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Public Libraries as Critical Spaces for Convening

From The Ceo June

Written by Brooks Rainwater, President and CEO, Urban Libraries Council

ULC member libraries look to the future with every new initiative, project, and event. Libraries must anticipate and plan for the future of technology, community need, intellectual freedom, and funding — just to name a few. This type of work requires constant adaptation and innovation, two things public libraries excel at tremendously.

We see this clearly in the work that was submitted to ULC’s 2023 Innovations Initiative. ULC libraries shared nearly 200 projects from the last year showcasing increasing community civic engagement opportunities, initiatives for intellectual freedom, building more equity in workplaces and collections, and innovative ways to connect communities through digital tools. Of all submissions, 16 member libraries — 8 Top Innovators and 8 Honorable Mentions — made up the best of this year’s Innovations.

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Pictured: Cambridge Public Library's Valente Branch. Read more about the Valente Branch Library.

ULC libraries grow and change with the community. Take Cambridge Public Library’s Valente Branch as an example. In response to the city’s goal to be Net Zero by 2040, the library system not only built a branch with this goal in mind, but built one that holistically promotes the health and wellness of each visitor. Five play spaces, a reading garden, and a bocce court support immediate physical and emotional wellness. And that is before considering the long-term wellness that a Net Zero community will bring.

What about the community’s ability to be heard? Louisville Free Public Library saw that certain areas of the city – especially those with more diverse populations – were often underrepresented in local media coverage and, as a result, were less comfortable reaching out to a reporter or editor. So the library introduced “Mobile Newsrooms” to improve positive coverage of the city’s many diverse neighborhoods and foster greater civic engagement by amplifying the voices within these communities.

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Pictured: Louisville Free Public Library's Mobile Newsroom program. Learn more.

What is evident from these themes is that the public library is increasingly valued as a place of convening, a physical space that connects the community. Perhaps this feeling of connection is one we had all been lacking in the wake of COVID-19. It is clear that as public spaces come back to life in this “post-pandemic” era, libraries continue to adapt to what the community needs.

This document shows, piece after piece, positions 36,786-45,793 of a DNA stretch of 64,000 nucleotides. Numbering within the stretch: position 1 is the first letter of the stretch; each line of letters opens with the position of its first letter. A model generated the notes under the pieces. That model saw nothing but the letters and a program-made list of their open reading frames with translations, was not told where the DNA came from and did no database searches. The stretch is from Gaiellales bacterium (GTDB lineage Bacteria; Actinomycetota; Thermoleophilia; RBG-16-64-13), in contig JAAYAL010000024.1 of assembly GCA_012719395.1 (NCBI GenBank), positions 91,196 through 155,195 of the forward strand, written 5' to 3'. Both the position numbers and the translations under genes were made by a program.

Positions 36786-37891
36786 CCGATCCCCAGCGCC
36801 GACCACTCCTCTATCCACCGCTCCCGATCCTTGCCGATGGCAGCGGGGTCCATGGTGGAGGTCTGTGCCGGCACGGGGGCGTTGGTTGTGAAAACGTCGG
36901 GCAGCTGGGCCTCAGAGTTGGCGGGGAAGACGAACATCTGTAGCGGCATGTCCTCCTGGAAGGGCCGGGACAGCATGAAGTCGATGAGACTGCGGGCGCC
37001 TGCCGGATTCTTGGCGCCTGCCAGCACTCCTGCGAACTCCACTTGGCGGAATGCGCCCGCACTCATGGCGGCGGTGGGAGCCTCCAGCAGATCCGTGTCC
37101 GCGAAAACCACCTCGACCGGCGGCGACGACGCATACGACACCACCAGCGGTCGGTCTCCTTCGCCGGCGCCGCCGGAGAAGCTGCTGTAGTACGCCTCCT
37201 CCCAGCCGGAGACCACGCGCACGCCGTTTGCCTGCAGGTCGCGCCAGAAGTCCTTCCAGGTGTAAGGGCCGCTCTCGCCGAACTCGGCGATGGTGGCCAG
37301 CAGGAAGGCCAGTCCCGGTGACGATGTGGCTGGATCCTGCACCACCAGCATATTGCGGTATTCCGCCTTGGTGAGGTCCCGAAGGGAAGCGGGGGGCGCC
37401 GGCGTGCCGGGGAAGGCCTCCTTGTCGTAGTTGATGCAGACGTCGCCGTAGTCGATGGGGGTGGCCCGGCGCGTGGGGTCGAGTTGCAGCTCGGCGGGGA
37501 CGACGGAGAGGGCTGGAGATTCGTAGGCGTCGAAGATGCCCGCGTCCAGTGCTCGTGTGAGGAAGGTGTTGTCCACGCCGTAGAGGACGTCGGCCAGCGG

We also see the library’s value as space on a more individual level — through the remote worker. The library is growing in popularity as a “third-place,” a flexible, high-quality space that allows patrons to complete deep work or other intended actions. ULC’s newest white paper, “Libraries as Spaces for Innovation and Productivity,” explores the importance of libraries as places of congregation, and offers recommendations for ways to emphasize the value of libraries as spaces for innovation and productivity.

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The remote worker may find they are most productive at a place like Richland Library Main in Columbia, South Carolina, which is located in the city’s business district and offers free access to flexible workspaces, creative spaces, meeting rooms, desk spaces and a cafe. Or a teleworker on a business trip to New York may turn to the Stavros Niarchos Foundation Library in the center of Manhattan. New York residents and visitors can instantly get a library card and access resources such as virtual interview spaces and advanced computer workstations. This location is an example of a highly convenient working location.

It is increasingly evident that communities must consider the library space itself as one of the most valuable resources a library has to offer. As public libraries innovate and look to the future, the uses of library space will only grow. Libraries are the premier public space in all of our communities.

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